Hell : Interview with Tony Speakman Part 1

CackBlabbath have had a great time catching up with Hell to find out about what they’ve been up to and what they make of their current success. we caught up with Bassist Tony Speakman to get his story and his thoughts on what the band have achieved so far.

So, here’s part one…

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So, the question i’ve been asking all you original guys… What have you been up to for the past 25 years?

When Hell split I joined a bunch of friends and we put a band together called XYZ. It was just basically a drink a lot play a lot band having fun, nothing serious. We did a single Rock’n’Roll Children and Heavy Rider, just one of those things, self financed and just bunged it round a few friends. After that I gave up playing for a short while, did a bit of session work then got involved with the tribute thing that was coming up, there’s a lot of money in doing other people’s stuff. I found myself in, of all things, a Status Quo tribute band and then spent several years playing all the Butlins and Haven holiday camps, and all the rock cafes down south and things like that. After that I got back into the rock scene and joined the Rainbow tribute band Rainbow Rising. We did a lot of work all over the UK, a lot of big festivals and things like that. After a while the tribute bands just sort of ceased really.

I did a TV commercial in-between too, a lot of people probably remember that, the shepherds pie oxo commercial which was great fun.

After that I just sort of gave up playing cos there was nothing more in it. I didn’t want to go back into the original music scene. I mean I missed Hell, I missed those sort of times and with doing the tribute thing I’d lost a lot of touch with new music so I packed in playing, got a proper job and saw how the other half lived. But now I’ve got back in it again in quite a big way.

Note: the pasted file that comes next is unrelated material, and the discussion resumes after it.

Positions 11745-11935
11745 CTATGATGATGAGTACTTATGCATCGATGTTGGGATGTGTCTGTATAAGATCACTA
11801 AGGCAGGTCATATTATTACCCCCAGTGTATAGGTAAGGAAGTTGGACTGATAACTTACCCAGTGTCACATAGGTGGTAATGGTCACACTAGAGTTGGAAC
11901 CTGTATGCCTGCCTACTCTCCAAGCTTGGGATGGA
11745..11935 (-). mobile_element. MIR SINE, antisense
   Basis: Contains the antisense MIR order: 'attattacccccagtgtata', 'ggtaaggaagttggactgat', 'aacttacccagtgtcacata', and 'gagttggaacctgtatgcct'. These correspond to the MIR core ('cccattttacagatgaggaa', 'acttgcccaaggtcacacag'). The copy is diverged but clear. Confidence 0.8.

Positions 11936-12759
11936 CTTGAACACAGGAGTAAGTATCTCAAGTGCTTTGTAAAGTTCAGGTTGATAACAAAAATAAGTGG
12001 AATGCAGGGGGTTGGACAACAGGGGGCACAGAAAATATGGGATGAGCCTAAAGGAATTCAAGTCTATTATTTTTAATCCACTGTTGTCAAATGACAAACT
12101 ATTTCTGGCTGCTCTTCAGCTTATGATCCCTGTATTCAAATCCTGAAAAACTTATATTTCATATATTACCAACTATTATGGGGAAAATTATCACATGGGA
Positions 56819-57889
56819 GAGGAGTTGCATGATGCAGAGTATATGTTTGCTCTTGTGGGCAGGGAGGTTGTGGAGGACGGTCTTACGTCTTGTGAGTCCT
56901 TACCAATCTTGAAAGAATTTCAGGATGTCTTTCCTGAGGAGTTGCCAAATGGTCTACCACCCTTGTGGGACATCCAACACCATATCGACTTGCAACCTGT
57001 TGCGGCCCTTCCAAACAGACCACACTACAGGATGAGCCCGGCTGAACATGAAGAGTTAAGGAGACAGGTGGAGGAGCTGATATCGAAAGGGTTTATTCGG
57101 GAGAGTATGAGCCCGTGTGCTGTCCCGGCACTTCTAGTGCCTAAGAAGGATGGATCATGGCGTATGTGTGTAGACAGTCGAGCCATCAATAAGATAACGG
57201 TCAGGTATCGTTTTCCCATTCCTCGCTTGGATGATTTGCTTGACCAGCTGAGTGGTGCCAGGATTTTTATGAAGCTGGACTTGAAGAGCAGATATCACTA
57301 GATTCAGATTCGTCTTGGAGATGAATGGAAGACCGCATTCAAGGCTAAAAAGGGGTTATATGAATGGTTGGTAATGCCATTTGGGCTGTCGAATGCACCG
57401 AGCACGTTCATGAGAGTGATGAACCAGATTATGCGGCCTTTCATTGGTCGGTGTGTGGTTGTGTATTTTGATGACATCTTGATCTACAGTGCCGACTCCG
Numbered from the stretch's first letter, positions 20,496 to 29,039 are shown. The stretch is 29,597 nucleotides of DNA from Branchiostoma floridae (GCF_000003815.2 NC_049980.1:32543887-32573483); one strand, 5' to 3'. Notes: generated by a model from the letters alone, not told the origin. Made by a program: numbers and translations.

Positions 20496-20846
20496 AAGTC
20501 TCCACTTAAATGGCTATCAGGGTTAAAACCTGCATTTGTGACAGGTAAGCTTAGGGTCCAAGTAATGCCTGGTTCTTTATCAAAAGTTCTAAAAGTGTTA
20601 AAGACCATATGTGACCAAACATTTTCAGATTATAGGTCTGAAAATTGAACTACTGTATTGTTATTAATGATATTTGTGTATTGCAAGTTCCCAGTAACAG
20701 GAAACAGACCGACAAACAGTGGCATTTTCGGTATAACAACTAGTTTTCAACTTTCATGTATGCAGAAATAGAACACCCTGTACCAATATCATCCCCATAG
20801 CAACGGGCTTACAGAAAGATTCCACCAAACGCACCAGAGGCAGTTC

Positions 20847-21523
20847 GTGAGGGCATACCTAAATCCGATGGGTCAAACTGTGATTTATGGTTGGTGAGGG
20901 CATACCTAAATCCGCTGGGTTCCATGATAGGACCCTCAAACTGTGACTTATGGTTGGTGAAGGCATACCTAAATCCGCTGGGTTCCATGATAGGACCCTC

So, do you reckon that’s why human remains sounds so fresh. You guys have all not been in the music scene, not been keeping up with the latest in heavy metal so It’s not tainted by the other stuff that’s about ?

Definitely. When we started talking about playing live I hadn’t heard of half of the bands because I’d just not looked, I’ve still been listening to my old record collection, my old CDs and stuff. I had to spend ages on the computer looking round and checking out these new bands and what the new music scene is all about. Obviously we’re not influenced by anyone else, and we’ve certainly not tried to sound like anyone else, not that we’d want to anyhow. We are ourselves and I suppose that is why it’s fresh. Effectively it’s exactly as it was back in the 80s but it’s all new technology and lots of new toys to play with. New recording technology, new instrumentation technology and certainly new stage technology and everything so we’ve got that with us which is new but the rest of it is old, all the movements and the little touches, everything else is still the same.

How did you get involved with the reunion, did Kev phone you, how did it all come about?